The Gender Revolution

August 23, 2009 at 1:50 am 3 comments

I came across this touching short documentary (under 7 minutes) courtesy of YouTube, which follows a British intersex person as she accesses health care services to continue her gender transition.

As far as her dream of being recognized as a third gender goes, I’m not exactly sure when that will become a reality–I doubt whether it will be in our lifetimes (although I hope I’m wrong). Those of us who exist outside the gender binary are simply too small in numbers to push something like that through without the support of ordinary people. While support is growing, there is as yet still strong resistance to recognizing us as equal members of society. One has only to look at the recent controversy over gender ambiguous Caster Semenya (the South African running sensation whose gender is currently under scrutiny) to recognize society’s discomfort with gender variance.

It all boils down to whether gender still has a function in our society today. Or is it just a relic that accompanies us from our earlier evolutionary days? In many ways, technology has already given us the ability to transcend the traditional functions of gender. No longer do you need to have sex to give birth–the romance between sex and procreation has been severed for good. Thanks to myriad fertility techniques, birth control pills and vasectomies, when and where we have children has become much more a matter of choice than it has ever been before. And when human cloning becomes a reality (if it hasn’t already), I don’t think it will take long before it supplants more traditional means of reproduction as a major family expansion tool. At least, I should add, among the middle and upper classes.

Technology has freed women to pursue careers (think birth control), and has offered men new possibilities for either limiting their procreative abilities (vasectomies) or prolonging their penile proclivities (viagra anyone?). Our and the next generations have been freed to create our own destinies. Indeed, gender has ceased to be a life-sentence, instead becoming something mutable, flexible and emergent. This new way of life is both frightening and liberating to many. Frightening because we don’t yet know the full ramifications of such a drastically different future. Liberating because a new era is beginning; the gender revolution is upon us. And people wonder why the Roman Catholic papacy is upset!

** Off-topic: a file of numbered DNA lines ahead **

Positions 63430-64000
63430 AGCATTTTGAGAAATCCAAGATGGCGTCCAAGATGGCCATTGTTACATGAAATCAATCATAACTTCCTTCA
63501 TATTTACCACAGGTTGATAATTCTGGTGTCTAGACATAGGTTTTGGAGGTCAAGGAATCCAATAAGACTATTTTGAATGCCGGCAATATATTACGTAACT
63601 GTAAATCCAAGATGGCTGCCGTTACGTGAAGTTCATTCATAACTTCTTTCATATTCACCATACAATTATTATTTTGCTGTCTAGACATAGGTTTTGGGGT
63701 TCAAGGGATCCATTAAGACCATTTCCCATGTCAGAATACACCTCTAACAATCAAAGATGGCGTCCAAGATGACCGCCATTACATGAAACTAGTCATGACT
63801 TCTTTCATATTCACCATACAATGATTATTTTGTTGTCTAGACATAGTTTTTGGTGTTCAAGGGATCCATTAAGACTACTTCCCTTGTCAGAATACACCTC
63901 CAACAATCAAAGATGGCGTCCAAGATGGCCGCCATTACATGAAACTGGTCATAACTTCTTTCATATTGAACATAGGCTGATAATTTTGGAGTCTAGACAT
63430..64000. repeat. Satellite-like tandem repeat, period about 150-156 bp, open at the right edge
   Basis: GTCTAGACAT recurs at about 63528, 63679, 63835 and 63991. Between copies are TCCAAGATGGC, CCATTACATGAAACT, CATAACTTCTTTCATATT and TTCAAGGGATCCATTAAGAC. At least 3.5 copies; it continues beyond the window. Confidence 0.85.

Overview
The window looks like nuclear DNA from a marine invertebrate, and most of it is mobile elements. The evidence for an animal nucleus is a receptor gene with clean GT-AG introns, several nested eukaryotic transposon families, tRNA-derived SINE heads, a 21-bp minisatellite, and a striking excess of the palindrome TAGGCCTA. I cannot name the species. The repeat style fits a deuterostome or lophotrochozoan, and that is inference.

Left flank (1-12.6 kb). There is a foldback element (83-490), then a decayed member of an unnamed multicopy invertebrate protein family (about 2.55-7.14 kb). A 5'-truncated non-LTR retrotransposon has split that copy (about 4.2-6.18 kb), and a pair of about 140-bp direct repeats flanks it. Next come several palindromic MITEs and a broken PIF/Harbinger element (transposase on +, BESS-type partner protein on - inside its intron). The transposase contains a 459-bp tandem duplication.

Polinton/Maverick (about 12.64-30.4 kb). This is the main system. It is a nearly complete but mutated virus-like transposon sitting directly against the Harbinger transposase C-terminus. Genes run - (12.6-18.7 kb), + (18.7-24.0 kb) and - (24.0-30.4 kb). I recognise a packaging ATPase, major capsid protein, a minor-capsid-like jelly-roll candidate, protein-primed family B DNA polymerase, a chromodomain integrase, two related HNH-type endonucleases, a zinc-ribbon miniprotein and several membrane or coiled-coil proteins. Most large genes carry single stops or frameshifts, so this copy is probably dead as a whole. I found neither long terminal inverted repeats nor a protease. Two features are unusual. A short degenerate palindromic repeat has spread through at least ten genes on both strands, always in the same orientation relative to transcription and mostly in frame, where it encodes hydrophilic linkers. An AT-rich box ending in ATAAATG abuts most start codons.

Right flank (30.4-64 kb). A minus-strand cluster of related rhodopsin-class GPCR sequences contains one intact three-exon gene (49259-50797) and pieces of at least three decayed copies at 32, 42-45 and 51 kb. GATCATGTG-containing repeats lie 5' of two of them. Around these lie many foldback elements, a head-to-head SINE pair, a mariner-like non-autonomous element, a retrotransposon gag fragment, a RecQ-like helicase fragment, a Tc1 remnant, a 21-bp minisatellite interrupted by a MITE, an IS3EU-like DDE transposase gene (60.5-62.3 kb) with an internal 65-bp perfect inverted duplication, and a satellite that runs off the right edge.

Technology is not the enemy of nature. Instead, it is an extension of it; it’s what drives our species forward. Technology has found gender and it’s not turning back. The question is: when will we be ready for the ride?


Entry filed under: Gender, Transgender.

Grace note Forays into Masculinity

3 Comments Add your own

  • 1. nome  |  August 24, 2009 at 11:51 am

    Indeed, I agree that gender is absolutely an unnecessary carry-over, although I do not even think it has an evolutionary basis (for then all societies would have the same/very similar genders and that is not the case). I would more argue that gender is a tool of the patriarchy.

    But I do strongly believe that everyone needs to push to abolish gender, no matter where on, or off, these binaries society constructs about gender. Hopefully we do get to see the end of gender. 🙂

  • 2. thekeenobserver  |  August 30, 2009 at 11:40 pm

    Hi Nome

    Thanks for your comment! I do want to clarify, though, that I don’t think gender in and of itself is bad. The issue I have with gender, is that it should not be imposed on us from the outside. We all contain within us elements of masculinity or femininity. How we balance and express those elements is what makes us beautiful in our unique ways. Gender can be a beautiful thing if it is expressed authentically. In my view, the goal is to expand gender, not abolish it. 🙂

  • 3. nome  |  August 31, 2009 at 2:34 am

    *sigh* I waver on my thoughts on gender. Sometimes I feel the way I expressed there.

    Others I dream of this system where there is no gender until someone decides on a gender that feels right to them or whatever. Have a system that is more about self-labeling than having gender forced upon them.

    I sometimes rejoice in my gender. Both other times, it’s too painful being gendered in ways I am not to see any pretty in the entire concept.


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